With social media becoming a ubiquitous part of our lives, the young generation has become quite conscious about their body image. Instead of focusing on physical fitness, they are obsessed with achieving a perfect type of body by any means. Many starts to follow a diet plan after reading about it on the internet, without proper medical advice. Some of the diet trends that are all in rage now include Keto diet, Paleo diet, GM diet, Atkins diet etc. Some even go to the extent of skipping meals in order to shed the extra inches.
These diets can be followed for a short duration and may produce some good results. However, if followed for a long-term, these diets can have some sort of repercussions to your health.
It’s always recommended to consult a nutritionist or a dietician before starting with any diet plans. Usually, they give a tailor-made diet which will not have any negative impact. The internet can never be 100 per cent accurate and only a professional can tell what’s best for your body. In fact, the above-mentioned diet trends can have some adverse side effects, which are as follows:
While the origin of the Ketogenic diet dates back 100 years, it was only in the 1970’s when it gained popularity as a way to lose weight. Keto diet causes the body to produce ketones which induce weight loss. If you are on a Keto diet, you are asked to restrict your carb consumption and eat more vegetables, protein and fat. Though Keto diet can be helpful if you are looking to get in shape, it doesn’t come without side effects.
Since this low-carb diet is heavy on red meats, fatty, processed foods, it can increase the blood’s cholesterol level. In the initial days into the diet, people might feel fatigued, drowsy and dizzy. Some also complain of issues like constipation, muscle cramps and an urge to urinate frequently.
Paleo diet aka cavemen diet was first introduced in the 1970s by Loren Cordain, a PhD research scholar from Colorado State University. This diet mainly encourages consumption of whole foods like vegetables, fruits, seeds, eggs, free-range meat, seafood etc, where as forbidding intake of foods such as beans, grains, dairy products, cereals and any processed foods. Paleo diet is based on the concept that any food produced through agricultural or industrial processes is harmful to health.
However, Paleo diet is not that great for your health. Similar to Keto diet, Paleo diet involves excessive meat consumption which can cause high levels of bad LDL cholesterol in your blood, making you vulnerable to heart diseases. Besides this, you can also experience lethargy, fatigue and sluggishness.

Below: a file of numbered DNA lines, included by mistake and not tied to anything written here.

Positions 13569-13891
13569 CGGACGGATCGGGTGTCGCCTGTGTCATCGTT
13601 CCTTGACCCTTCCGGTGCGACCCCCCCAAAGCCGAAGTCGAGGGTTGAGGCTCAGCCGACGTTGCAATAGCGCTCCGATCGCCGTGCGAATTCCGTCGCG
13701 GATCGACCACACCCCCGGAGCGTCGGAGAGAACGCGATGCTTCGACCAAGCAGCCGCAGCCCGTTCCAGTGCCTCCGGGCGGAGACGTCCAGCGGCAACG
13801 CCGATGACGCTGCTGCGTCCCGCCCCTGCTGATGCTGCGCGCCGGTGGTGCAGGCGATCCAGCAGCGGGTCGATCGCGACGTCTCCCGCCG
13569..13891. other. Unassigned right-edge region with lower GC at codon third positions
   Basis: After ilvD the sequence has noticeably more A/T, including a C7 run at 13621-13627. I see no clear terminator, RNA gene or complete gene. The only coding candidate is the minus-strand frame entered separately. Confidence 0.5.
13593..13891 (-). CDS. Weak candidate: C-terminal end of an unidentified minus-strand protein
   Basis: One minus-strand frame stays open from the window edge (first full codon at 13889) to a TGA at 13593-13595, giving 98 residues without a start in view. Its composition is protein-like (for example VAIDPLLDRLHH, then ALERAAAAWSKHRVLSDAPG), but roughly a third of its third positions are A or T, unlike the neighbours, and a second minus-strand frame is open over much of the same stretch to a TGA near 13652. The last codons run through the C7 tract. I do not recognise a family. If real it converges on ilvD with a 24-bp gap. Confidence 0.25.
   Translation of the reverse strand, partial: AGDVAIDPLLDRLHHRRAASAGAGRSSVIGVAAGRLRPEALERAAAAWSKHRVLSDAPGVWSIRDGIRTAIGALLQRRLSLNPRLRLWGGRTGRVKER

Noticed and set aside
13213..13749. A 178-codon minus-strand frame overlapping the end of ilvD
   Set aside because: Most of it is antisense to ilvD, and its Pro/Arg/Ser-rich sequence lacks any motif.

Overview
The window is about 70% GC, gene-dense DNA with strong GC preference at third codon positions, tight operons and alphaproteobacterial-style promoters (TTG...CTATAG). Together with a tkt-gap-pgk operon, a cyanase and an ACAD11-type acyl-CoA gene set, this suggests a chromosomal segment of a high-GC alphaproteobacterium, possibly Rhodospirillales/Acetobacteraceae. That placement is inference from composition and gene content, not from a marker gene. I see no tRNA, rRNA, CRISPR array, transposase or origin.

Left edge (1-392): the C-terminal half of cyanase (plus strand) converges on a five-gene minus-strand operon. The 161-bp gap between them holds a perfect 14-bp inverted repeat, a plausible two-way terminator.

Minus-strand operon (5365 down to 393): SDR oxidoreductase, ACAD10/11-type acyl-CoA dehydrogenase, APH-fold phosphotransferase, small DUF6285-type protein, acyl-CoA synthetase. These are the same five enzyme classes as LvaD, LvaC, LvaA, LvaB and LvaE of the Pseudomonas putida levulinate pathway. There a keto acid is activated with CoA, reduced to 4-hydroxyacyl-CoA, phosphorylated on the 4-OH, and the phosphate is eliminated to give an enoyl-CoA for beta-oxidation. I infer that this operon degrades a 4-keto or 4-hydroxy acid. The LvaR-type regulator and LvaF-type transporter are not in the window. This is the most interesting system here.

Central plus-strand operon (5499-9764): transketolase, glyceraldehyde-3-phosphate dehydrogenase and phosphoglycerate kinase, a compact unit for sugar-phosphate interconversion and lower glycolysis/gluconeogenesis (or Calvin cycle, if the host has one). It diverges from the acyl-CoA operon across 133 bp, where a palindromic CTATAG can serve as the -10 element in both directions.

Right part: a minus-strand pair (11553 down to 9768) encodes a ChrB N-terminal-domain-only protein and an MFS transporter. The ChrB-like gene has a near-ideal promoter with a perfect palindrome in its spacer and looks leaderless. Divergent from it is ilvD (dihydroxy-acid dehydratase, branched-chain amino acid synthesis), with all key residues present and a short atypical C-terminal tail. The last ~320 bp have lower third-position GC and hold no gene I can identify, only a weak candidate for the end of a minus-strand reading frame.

Originally invented to keep the employees of General Motors fit, GM diet is a seven-day weight loss program that was a fad in India a couple of years ago.
Unlike the other two diets, the GM diet is rich in raw or boiled fruits and vegetables, but low in protein and carbs. When you are on a GM diet, you have to eat selective foods for seven days and each day the type of food is different. For example, on the first day, you can only eat fruits, especially which are high in water content.
While this diet can help you lose up to 6 to 8 kg of weight, it also poses certain health risks. GM diet can cause constipation, other gastrointestinal problems, muscle weakness, dark circles under the eyes etc. In extreme cases, it can also affect the body’s immune system. Another disadvantage of the GM diet is that as soon as you are off it, you tend to gain back the weight you lost earlier.
Not to confuse with Keto diet, Atkins diet also follows reduced intake of carbohydrates. Invented by a cardiologist named Robert Atkins, Atkins diet has no cap on the intake of protein though. This four-phase diet has high saturated fat content, consisting of notoriously unhealthy foods which are directly associated with obesity.
Criticised by medical professionals, Atkins diet has many other side effects such as weariness, nausea, dizziness, insomnia etc and is not recommended to those suffering from diabetes, kidney or heart diseases.
Needless to say, you should always seek the advice of a professional before starting a new diet. Including whole grains, millets, lentils and pulses to your diet is a good idea. Also make sure to eat a lot of fresh green leafy vegetables and fruits that provide the vitamins, minerals and fibres. Striking a balance in your diet is very important, so don’t forget to consume dairy products, white meat, and fish in moderate amount. Lastly, drinking 8-10 glasses of water per day is advised (exception for those with compromised kidney conditions).
(The Writer is Sheela Joseph, Nutritionist at SPARSH Group of Hospitals, Bangalore. The views expressed are personal opinion.)